More evidence that depression is hard on the heart

63,000 women tracked between 1992 and 2004; none had signs of heart disease when the study began, but nearly 8 percent had evidence of serious depression.

woman depression 88 (photo credit: )
woman depression 88
(photo credit: )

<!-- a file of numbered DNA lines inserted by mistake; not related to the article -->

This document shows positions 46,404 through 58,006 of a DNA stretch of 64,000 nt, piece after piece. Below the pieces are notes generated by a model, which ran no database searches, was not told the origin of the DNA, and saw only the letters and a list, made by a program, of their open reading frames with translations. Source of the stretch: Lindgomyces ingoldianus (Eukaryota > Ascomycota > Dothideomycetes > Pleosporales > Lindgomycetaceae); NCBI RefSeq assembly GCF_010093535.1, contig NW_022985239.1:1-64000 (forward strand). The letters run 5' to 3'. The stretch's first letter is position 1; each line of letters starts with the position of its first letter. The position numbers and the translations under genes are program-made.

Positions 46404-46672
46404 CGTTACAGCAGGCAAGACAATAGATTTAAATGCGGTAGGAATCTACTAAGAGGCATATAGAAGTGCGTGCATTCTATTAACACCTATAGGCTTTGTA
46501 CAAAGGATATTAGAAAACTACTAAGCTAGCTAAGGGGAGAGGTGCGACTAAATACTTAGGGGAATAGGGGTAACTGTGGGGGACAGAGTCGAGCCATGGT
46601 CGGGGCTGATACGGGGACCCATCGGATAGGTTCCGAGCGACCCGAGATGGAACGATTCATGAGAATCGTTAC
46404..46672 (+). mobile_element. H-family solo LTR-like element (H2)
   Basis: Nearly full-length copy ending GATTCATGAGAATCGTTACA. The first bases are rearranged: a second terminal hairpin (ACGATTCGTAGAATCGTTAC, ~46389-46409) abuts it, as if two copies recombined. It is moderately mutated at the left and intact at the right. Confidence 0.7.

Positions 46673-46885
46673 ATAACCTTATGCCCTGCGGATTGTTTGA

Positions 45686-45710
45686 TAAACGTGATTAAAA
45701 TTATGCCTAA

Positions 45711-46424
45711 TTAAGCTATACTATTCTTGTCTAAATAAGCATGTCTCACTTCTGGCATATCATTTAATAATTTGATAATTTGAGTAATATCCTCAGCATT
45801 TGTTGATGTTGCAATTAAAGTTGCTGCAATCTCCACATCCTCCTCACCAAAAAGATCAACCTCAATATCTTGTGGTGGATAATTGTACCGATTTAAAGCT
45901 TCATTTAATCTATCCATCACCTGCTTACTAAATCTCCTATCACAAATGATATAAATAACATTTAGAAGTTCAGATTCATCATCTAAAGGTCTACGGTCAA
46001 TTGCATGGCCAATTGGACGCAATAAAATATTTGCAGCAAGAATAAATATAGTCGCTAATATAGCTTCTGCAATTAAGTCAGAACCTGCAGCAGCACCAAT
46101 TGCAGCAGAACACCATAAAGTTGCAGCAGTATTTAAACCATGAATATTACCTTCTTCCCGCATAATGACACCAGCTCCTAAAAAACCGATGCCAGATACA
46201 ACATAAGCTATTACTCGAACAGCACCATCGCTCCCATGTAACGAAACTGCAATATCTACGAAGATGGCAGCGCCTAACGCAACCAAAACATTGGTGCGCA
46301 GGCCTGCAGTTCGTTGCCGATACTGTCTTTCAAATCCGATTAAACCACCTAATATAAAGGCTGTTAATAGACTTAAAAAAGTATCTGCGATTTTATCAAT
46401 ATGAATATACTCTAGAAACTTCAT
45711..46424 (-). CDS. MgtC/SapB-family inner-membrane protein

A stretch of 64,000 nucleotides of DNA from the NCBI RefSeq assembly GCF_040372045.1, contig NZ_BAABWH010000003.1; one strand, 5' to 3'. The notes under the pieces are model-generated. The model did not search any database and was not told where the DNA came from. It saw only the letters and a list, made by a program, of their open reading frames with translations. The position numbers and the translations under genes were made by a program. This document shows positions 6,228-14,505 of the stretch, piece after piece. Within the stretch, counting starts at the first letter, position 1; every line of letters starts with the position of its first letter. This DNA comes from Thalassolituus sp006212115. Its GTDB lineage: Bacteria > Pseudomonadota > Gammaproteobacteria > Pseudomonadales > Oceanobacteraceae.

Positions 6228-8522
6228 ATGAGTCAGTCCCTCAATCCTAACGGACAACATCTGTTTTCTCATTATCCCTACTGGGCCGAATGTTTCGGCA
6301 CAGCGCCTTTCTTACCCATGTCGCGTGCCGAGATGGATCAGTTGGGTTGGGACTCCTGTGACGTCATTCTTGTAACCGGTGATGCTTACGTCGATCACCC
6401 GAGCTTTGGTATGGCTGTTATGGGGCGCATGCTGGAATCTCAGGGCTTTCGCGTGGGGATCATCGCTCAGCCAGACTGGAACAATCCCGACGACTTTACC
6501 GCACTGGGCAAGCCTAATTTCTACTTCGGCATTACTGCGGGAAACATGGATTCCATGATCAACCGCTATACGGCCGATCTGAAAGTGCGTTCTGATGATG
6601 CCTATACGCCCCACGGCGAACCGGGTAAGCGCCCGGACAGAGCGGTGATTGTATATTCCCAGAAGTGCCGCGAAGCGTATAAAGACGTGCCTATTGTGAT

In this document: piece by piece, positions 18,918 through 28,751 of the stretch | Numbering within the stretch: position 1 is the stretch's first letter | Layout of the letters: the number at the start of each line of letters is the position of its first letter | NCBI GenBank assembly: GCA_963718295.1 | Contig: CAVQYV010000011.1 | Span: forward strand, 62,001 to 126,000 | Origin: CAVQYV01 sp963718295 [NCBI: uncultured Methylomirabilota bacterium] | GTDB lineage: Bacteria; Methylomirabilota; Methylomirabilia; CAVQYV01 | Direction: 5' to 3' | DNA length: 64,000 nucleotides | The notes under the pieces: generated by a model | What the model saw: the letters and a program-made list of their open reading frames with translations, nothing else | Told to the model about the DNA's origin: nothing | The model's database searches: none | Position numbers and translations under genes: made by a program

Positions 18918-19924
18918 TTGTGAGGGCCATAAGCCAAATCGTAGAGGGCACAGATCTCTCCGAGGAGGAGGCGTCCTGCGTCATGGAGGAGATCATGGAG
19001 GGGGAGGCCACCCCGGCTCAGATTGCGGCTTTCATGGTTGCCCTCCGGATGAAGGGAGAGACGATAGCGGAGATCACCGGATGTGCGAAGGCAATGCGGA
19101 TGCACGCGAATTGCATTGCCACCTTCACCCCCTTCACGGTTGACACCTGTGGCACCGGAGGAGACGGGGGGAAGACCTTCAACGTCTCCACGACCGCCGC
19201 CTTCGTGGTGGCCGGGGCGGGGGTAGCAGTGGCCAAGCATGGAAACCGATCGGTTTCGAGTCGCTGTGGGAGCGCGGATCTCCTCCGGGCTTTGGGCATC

Severe depression may silently break a seemingly healthy woman's heart. Doctors have long known that depression is common after a heart attack or stroke, and worsens those people's outcomes. Monday, Columbia University researchers reported new evidence that depression can lead to heart disease in the first place. The scientists tracked 63,000 women from the long-running Nurses' Health Study between 1992 and 2004. None had signs of heart disease when the study began, but nearly 8 percent had evidence of serious depression. The depressed women were more than twice as likely to experience sudden cardiac death - death typically caused by an irregular heartbeat, concluded the 12-year study, published Monday in the Journal of the American College of Cardiology. They also had a smaller increased risk of death from other forms of heart disease. The big surprise: Sudden cardiac death seemed more closely linked with antidepressant use than with the depression symptoms the women reported. That might simply mean that women who used antidepressants were, appropriately, the most seriously depressed, cautioned lead researcher Dr. William Whang. But he said the finding merited more research. Studies of the newer antidepressants most often used today so far haven't signaled a risk of irregular heartbeat, and some even have suggested protection, noted Dr. Redford Williams of Duke University, a specialist in how psychosocial factors affect health. The drug question aside, Williams said the work adds to growing evidence that depression is an independent risk factor for heart disease - on top of the classic risks of high blood pressure, diabetes, high cholesterol and smoking. The predominantly white Nurses' Health Study may underestimate it, Williams said. "If anything, the impact in African-American women is probably greater," he said, adding that it's time for the next step: A study testing whether properly treating depression lowers the risk. Why might depression have that effect? The study found that the more severe the women's reported depression symptoms, the more likely she was to have traditional heart risk factors. Also, stresses like depression have been linked to such physical effects as a higher resting heart rate. Perhaps a more straightforward reason: Depression can make people do a worse job taking care of themselves. Indeed, the American Heart Association last year recommended that everyone who already has heart disease be regularly screened for depression - because depressed patients may skip their medications, sit indoors instead of exercising, and eat particularly poorly.